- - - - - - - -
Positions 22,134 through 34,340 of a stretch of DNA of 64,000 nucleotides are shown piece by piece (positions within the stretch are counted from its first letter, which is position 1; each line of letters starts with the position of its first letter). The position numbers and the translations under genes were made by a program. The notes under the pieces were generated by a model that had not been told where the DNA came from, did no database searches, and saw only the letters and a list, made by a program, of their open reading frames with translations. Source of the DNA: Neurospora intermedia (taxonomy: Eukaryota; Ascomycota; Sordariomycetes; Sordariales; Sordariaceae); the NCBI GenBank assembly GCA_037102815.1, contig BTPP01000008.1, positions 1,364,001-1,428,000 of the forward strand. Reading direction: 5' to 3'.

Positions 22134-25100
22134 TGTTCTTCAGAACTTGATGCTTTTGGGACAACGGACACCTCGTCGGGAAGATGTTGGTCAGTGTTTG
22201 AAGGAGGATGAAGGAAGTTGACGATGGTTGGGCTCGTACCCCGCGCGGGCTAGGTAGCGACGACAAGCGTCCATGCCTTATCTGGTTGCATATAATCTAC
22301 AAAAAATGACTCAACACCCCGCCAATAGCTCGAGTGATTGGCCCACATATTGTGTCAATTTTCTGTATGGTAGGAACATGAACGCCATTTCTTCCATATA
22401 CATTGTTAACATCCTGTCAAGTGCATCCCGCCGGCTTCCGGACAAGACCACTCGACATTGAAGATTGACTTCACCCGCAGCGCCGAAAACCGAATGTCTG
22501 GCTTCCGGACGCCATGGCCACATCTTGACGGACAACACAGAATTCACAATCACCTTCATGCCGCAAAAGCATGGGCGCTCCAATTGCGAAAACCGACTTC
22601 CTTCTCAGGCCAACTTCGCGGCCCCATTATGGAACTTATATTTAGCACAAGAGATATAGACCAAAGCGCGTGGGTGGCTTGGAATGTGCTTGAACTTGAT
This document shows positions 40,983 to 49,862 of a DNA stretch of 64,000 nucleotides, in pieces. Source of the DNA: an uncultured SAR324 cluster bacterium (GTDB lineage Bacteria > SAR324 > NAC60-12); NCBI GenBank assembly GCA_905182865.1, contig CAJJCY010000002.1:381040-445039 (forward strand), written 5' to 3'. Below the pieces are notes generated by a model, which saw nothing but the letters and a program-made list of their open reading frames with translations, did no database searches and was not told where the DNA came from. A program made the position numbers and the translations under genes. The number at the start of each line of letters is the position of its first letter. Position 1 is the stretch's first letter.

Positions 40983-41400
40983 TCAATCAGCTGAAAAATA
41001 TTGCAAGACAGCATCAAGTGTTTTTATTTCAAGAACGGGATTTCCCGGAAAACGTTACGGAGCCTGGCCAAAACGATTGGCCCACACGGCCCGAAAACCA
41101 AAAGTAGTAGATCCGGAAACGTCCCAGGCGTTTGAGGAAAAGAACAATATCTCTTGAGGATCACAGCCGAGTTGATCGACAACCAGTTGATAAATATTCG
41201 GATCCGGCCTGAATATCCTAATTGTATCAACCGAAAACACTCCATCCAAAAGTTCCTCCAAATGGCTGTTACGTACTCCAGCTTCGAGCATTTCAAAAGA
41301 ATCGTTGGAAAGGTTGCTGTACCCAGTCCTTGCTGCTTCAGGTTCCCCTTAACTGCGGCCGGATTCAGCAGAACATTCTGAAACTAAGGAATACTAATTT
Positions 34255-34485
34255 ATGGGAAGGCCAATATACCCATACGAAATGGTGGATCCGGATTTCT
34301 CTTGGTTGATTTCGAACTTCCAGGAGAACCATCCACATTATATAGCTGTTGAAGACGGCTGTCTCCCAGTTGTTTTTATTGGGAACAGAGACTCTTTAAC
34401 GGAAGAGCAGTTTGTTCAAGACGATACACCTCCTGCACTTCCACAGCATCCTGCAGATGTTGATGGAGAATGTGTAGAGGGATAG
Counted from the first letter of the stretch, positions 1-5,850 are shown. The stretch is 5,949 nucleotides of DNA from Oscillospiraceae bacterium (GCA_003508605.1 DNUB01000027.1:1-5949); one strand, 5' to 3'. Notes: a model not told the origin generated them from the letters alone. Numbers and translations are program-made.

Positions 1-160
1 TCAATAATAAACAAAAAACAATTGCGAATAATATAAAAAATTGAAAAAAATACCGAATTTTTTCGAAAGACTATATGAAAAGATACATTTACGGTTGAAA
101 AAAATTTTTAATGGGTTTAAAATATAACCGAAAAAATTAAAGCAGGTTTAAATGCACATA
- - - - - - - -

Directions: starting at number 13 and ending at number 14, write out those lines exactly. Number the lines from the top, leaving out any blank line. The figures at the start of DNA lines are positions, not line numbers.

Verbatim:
41101 AAAGTAGTAGATCCGGAAACGTCCCAGGCGTTTGAGGAAAAGAACAATATCTCTTGAGGATCACAGCCGAGTTGATCGACAACCAGTTGATAAATATTCG
41201 GATCCGGCCTGAATATCCTAATTGTATCAACCGAAAACACTCCATCCAAAAGTTCCTCCAAATGGCTGTTACGTACTCCAGCTTCGAGCATTTCAAAAGA